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Photovoltaic InGaN/GaN Solar Cells Based on Inverted Structures

Principal Investigator(s): 

Abstract: 

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Our structure utilizes a unique p-down Ga-polar structure that makes the intrinsic polarization fields in the structure achieve a better carrier sweep-out and leads to a higher current, therefore a higher efficiency.  A GaN solar cell consists of p- and n-doped regions, with an undoped (intrinsic) region inserted in between. The photogenerated current is extracted to the front and rear contacts of the cell. Typically, the undoped region is a lower bandgap and low defect density region surrounded by higher bandgap material in the p- and n-regions. The intrinsic region is shorter than the slowest carriers (holes) diffusion length to increase the extraction efficiency. Solar cells separate the photogenerated carriers by using the built-in voltage created across the p-n junction to deliver the current to the outside circuit. The presence of a field-free region of comparable length to the diffusion length at the center of the intrinsic region would drastically reduce the collection efficiency and would make the internal quantum efficiency lower. Any photogenerated carriers that recombine non-radiatively due to material imperfections are lost from the process. Thus, the challenge of creating a high-efficiency solar cell is to remove all defects that can lead to non-radiative recombination. In order to get low defect density, one needs to start the growth of the structure with a low density substrate material. This requires controlling the threading dislocations density in the template material. The solar cells are processed in the nanofabrication facility of the University of Maryland.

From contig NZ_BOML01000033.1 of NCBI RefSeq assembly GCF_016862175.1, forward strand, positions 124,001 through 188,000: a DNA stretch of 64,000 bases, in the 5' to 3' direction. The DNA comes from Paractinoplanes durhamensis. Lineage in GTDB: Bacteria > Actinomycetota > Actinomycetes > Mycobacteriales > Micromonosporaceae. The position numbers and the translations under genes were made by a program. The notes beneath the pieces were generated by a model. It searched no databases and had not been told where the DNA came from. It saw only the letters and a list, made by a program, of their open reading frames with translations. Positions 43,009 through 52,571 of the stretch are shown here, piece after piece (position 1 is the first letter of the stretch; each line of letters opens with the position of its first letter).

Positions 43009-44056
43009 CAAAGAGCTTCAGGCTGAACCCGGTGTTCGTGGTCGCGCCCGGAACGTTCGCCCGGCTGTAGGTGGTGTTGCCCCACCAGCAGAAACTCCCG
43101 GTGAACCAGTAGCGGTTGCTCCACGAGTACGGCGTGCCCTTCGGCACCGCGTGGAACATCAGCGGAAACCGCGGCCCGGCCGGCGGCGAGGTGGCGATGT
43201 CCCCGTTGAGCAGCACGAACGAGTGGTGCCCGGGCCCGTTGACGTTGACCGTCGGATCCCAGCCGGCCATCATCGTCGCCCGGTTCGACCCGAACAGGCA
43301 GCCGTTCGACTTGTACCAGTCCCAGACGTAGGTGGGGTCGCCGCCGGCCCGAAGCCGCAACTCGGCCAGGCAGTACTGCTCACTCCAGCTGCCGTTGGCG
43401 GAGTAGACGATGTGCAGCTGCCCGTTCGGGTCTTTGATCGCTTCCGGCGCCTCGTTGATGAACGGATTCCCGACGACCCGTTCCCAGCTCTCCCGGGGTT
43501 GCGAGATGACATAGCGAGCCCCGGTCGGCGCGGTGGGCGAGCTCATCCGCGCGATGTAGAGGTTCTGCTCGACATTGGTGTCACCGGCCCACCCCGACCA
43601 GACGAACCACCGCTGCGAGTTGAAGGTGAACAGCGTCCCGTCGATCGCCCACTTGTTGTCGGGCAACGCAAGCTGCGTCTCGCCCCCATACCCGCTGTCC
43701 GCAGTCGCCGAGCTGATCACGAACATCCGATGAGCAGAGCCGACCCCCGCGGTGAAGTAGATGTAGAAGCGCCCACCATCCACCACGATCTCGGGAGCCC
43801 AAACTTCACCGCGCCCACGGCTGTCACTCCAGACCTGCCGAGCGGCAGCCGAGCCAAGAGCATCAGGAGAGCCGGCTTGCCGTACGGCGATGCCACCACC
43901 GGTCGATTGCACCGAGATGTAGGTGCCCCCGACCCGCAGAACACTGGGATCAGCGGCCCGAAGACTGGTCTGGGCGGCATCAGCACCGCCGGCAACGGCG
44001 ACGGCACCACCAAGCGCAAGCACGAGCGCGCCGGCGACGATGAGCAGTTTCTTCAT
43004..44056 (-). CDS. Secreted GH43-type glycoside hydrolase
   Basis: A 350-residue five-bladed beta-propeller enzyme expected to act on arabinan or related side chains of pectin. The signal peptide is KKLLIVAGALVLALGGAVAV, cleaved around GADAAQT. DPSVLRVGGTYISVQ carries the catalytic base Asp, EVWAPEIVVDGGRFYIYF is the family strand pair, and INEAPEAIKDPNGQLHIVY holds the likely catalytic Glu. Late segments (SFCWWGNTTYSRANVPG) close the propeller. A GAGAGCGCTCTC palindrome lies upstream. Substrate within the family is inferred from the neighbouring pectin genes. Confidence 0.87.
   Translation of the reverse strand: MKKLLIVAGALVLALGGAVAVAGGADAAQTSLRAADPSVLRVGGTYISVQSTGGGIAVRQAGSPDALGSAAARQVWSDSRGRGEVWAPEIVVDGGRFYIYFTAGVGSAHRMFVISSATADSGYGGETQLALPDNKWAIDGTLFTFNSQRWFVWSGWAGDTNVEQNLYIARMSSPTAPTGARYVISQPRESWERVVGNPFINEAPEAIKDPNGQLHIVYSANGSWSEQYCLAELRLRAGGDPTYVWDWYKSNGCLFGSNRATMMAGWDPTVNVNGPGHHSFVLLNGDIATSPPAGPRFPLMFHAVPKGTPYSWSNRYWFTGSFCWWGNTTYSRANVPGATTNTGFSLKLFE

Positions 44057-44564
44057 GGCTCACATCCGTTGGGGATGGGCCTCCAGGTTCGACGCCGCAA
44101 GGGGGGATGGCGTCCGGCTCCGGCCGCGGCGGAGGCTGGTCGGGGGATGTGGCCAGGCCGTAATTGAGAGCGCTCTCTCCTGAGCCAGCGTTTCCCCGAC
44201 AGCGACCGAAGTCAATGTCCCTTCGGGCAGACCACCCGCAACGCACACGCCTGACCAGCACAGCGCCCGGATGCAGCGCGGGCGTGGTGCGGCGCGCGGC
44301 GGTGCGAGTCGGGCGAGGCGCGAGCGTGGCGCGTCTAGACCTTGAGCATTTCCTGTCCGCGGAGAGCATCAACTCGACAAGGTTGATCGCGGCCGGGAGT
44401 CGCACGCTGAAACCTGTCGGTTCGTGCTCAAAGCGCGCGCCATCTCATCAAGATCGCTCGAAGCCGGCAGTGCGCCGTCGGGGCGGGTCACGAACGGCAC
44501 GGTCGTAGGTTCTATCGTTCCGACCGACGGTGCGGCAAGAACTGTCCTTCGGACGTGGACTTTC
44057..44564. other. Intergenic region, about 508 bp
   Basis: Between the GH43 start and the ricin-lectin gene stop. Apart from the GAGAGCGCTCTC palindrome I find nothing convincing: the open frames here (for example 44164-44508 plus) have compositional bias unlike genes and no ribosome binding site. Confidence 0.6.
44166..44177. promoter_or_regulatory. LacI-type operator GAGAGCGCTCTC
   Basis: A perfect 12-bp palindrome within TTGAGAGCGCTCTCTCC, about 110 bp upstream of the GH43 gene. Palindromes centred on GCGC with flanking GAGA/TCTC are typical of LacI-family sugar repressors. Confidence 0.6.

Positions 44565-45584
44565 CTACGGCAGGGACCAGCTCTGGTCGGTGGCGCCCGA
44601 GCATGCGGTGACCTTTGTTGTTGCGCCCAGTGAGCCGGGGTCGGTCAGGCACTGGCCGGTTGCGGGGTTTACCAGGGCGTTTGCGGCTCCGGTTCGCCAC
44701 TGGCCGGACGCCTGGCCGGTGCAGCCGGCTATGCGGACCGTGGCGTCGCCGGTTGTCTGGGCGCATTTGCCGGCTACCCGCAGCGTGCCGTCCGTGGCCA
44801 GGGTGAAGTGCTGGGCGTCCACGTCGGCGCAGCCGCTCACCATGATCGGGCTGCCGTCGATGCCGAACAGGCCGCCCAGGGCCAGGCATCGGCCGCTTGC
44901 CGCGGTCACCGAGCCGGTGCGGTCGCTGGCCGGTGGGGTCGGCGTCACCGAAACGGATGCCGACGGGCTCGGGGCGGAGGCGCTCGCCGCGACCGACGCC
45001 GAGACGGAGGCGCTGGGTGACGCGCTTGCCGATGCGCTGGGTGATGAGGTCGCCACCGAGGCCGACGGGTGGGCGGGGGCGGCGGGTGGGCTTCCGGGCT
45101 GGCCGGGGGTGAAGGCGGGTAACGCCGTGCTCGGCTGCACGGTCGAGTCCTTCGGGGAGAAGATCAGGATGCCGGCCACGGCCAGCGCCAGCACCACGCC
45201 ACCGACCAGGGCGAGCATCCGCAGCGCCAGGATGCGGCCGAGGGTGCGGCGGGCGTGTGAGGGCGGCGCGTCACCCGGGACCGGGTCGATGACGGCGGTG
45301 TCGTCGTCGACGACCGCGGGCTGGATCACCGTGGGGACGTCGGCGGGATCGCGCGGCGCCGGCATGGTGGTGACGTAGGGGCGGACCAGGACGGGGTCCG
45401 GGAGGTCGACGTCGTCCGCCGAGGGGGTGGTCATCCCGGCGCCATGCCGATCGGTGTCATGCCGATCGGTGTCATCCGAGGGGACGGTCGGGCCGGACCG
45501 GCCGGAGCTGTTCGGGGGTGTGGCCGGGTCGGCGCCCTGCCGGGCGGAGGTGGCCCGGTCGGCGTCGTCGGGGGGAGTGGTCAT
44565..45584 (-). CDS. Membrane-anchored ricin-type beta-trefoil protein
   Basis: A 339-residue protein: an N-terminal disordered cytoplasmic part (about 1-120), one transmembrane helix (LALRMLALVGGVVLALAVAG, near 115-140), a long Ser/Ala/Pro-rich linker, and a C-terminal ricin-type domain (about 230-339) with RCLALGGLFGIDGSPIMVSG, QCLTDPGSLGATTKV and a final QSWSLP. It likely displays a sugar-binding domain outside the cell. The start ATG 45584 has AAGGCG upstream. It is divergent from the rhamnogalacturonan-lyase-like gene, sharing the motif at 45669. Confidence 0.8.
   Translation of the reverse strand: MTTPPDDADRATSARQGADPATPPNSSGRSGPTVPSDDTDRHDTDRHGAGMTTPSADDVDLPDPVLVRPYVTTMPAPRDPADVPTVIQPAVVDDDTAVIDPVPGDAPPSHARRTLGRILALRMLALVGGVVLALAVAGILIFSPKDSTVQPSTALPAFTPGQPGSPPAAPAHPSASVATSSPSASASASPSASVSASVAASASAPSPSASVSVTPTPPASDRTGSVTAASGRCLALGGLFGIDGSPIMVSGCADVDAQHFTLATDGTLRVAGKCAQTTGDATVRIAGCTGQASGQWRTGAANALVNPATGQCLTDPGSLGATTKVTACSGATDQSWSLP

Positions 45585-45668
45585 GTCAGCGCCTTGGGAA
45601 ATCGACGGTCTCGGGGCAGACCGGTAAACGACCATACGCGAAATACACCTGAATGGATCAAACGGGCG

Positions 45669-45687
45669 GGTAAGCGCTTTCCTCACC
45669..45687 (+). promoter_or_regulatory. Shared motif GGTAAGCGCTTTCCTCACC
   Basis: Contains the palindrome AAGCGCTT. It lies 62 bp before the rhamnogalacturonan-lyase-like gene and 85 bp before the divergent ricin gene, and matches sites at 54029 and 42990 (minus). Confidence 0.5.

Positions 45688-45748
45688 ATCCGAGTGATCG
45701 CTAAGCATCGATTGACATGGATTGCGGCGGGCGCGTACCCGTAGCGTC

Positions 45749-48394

The GaN technology will permit the realization of high energy conversion efficiency multi-junction devices, all fabricated in the same material technology. In future phases of development, multi-junction solar cells will be developed and full wafer-scale solar cells will be implemented. The University of Maryland has established a close collaboration with the Army Research Lab in Adelphi.